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How can I make CalFUSE run faster?

CalFUSE requires two things of your machine: memory and I/O. To help the program run more quickly, turn off other memory-intensive applications, especially IDL.  If your computer has a fiber-optically-coupled disk, take advantage of its increased speed by moving your data and calibration files there.

Trouble Compiling CalFUSE

Q: I just tried to do a "make install" of CalFUSE. It got as far as trying to compile slalib, but then crashed because it seemed to be trying to use fort77 instead of f77 to do the compiling. What's up?

A: We've seen this problem before. Typing "make -e install" instead of "make install" should do the trick.

900-Level Exposures

Q: What do exposure numbers like 915 mean? e.g.,

A: The bright earth. When the earth passed between the spacecraft and the target, we sometimes left the detector high voltage on to get a downward-looking airglow spectrum. The resulting raw data files received exposure numbers beginning with 901. Early in the mission, we used to take such data frequently. However, because the repeated airglow exposures were drawing charge out of the detectors for no good gain, the practice was largely stopped, and only performed occasionally for the rest of the mission.

Caveat: Bright-earth exposures may not end when the target reappeared from behind the earth. If the spacecraft was within ten minutes of local noon or the pointing was predicted to be unstable, target acquisition likely to failed, so the airglow exposure continued until the situation improved. If the target was still in the aperture, the spacecraft continued to observe it and the resulting airglow exposure included a target spectrum. To find out, check the count-rate plots for the airglow exposures. CalFUSE rejects data obtained during earth occultation, so the extracted spectra contain only target data. The observation-level (*all*) spectra do not, however, include contributions from 900-level exposures.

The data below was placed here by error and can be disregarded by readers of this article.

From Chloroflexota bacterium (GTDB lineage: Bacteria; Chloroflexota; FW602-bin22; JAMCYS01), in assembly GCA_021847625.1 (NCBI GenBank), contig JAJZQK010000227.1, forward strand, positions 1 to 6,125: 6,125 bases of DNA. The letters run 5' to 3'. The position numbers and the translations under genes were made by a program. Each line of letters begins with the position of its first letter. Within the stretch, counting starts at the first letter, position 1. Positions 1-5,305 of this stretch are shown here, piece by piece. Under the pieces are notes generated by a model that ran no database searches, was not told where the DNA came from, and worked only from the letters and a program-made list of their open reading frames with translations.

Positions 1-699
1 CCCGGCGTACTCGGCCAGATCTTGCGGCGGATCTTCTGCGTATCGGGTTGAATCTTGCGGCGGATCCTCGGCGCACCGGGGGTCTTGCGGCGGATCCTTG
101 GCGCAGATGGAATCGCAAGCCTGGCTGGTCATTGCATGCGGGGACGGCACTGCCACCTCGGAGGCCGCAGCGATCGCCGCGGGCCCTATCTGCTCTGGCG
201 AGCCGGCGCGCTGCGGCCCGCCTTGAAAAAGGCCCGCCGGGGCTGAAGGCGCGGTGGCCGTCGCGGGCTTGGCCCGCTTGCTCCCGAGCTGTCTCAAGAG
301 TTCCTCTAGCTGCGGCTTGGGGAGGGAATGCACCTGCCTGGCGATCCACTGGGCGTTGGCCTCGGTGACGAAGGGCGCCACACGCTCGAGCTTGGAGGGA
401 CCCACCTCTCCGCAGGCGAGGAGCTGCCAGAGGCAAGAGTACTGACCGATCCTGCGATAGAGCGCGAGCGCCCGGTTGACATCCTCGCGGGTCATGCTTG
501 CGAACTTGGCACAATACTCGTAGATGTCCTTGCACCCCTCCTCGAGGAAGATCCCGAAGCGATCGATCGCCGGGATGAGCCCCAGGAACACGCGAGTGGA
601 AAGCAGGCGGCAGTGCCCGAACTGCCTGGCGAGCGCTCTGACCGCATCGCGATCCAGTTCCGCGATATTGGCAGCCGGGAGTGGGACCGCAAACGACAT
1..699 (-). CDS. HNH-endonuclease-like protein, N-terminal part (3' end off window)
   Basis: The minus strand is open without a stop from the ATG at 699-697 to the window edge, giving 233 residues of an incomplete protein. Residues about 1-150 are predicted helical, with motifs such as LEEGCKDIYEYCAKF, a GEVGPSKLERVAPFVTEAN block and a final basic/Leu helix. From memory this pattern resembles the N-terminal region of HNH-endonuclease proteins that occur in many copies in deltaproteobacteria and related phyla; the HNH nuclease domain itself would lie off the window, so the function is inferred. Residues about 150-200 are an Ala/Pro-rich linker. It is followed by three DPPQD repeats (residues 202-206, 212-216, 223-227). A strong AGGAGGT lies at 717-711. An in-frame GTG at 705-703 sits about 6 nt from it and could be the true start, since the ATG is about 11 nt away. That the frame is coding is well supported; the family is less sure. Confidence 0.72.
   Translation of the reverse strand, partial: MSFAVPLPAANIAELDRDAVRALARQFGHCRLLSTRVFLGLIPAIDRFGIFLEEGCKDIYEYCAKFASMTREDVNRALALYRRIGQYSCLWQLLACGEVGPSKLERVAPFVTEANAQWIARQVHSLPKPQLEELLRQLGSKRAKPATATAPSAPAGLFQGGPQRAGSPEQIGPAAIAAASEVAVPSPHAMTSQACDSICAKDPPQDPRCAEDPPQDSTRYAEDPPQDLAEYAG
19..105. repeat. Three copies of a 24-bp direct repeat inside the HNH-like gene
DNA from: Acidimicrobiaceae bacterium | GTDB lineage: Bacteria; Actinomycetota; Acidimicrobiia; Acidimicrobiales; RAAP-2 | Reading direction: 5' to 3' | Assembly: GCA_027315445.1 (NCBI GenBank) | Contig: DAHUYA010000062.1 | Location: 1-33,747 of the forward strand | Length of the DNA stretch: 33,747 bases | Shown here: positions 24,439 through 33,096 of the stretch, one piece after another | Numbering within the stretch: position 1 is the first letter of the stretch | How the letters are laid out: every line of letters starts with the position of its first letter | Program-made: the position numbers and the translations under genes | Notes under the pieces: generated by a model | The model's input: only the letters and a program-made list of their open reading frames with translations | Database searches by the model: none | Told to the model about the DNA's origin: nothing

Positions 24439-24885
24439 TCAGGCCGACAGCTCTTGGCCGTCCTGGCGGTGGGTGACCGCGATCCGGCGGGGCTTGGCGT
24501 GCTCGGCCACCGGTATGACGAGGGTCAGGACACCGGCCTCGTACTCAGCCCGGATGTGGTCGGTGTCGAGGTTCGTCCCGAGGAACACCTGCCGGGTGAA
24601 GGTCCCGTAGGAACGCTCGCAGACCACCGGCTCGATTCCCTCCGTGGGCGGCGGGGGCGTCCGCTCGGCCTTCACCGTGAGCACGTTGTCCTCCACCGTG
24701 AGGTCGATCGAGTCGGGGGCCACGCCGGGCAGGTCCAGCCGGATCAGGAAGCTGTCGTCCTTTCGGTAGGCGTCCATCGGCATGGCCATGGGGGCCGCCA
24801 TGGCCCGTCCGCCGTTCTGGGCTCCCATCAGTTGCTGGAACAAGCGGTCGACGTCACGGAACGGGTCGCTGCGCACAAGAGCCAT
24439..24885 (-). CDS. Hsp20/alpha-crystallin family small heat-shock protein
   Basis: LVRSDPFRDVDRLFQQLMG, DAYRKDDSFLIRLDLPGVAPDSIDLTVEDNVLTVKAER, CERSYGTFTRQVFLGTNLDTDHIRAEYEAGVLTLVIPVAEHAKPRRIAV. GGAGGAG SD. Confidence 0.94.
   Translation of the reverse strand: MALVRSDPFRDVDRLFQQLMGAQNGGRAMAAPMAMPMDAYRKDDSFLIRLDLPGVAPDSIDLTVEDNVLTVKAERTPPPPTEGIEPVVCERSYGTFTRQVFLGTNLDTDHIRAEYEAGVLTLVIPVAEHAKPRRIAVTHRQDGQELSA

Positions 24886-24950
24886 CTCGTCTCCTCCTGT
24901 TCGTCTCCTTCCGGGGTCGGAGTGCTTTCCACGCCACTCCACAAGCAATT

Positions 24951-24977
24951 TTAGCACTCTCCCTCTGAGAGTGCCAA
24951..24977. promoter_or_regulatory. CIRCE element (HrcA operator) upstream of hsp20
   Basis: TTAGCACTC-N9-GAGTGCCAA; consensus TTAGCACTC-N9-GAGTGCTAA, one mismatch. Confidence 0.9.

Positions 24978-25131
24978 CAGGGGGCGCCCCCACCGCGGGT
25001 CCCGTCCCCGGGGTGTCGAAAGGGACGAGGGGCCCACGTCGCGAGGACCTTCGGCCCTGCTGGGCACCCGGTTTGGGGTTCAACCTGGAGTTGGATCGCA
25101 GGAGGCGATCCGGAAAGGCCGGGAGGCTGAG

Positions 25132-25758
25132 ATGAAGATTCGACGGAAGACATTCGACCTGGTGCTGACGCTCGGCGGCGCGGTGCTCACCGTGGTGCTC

Modified Julian Date

Q: CalFUSE converts wavelengths to a heliocentric reference frame. Does it convert the exposure start and stop times (EXPSTART and EXPEND) to a heliocentric frame as well?

A: No. CALFUSE does not convert the exposure start and stop times to a heliocentric frame of reference. The header keywords EXPSTART and EXPEND are genuine geocentric modified Julian dates, i.e., Julian dates with 2400000.5 subtracted.

Local Standard of Rest

Q: What is the difference between dynamical LSR and standard solar LSR?

A: The component of the sun's motion in the direction of the target, assuming the standard solar motion of 20 km s-1  towards RA 18h, Dec +30o (1900), is written to the header keyword V_LSRSTD. In V_LSRDYN, we provide the sun's velocity toward the target assuming the dynamical solar motion of of 16.6 km s-1  towards  l = 53, b = +25.  V_LSRDYN and V_LSRSTD are provided for informational purposes only. They are not used by the calibration software.

Reference for FUSE Flux Calibration

Q: What value I should quote for the accuracy of the FUSE flux calibration? Can you give me an appropriate reference?

A: The accuracy of the FUSE flux calibration is about 10%, but the exact value depends on the kind of science you are trying to do. For details, see "CalFUSE Version 3: A Data-Reduction Pipeline for the Far Ultraviolet Spectroscopic Explorer" (Dixon et al. 2007).